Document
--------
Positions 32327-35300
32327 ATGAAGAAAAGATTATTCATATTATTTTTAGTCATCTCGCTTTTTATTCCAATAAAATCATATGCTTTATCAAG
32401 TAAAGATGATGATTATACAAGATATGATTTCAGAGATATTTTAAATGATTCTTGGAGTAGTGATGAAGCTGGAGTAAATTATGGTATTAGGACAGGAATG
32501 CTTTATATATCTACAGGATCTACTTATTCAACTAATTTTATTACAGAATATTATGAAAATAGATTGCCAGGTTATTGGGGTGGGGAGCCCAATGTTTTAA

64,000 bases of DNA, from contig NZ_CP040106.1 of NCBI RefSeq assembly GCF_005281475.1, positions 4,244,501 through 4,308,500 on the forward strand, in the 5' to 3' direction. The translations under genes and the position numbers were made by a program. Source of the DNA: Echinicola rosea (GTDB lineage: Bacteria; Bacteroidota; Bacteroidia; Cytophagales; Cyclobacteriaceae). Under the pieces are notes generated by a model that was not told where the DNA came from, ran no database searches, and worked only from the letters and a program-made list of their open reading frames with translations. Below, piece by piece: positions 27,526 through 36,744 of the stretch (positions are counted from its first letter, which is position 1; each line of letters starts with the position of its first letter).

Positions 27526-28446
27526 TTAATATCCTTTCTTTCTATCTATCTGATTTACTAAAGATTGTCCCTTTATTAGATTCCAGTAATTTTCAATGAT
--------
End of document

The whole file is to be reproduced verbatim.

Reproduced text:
Positions 32327-35300
32327 ATGAAGAAAAGATTATTCATATTATTTTTAGTCATCTCGCTTTTTATTCCAATAAAATCATATGCTTTATCAAG
32401 TAAAGATGATGATTATACAAGATATGATTTCAGAGATATTTTAAATGATTCTTGGAGTAGTGATGAAGCTGGAGTAAATTATGGTATTAGGACAGGAATG
32501 CTTTATATATCTACAGGATCTACTTATTCAACTAATTTTATTACAGAATATTATGAAAATAGATTGCCAGGTTATTGGGGTGGGGAGCCCAATGTTTTAA

64,000 bases of DNA, from contig NZ_CP040106.1 of NCBI RefSeq assembly GCF_005281475.1, positions 4,244,501 through 4,308,500 on the forward strand, in the 5' to 3' direction. The translations under genes and the position numbers were made by a program. Source of the DNA: Echinicola rosea (GTDB lineage: Bacteria; Bacteroidota; Bacteroidia; Cytophagales; Cyclobacteriaceae). Under the pieces are notes generated by a model that was not told where the DNA came from, ran no database searches, and worked only from the letters and a program-made list of their open reading frames with translations. Below, piece by piece: positions 27,526 through 36,744 of the stretch (positions are counted from its first letter, which is position 1; each line of letters starts with the position of its first letter).

Positions 27526-28446
27526 TTAATATCCTTTCTTTCTATCTATCTGATTTACTAAAGATTGTCCCTTTATTAGATTCCAGTAATTTTCAATGAT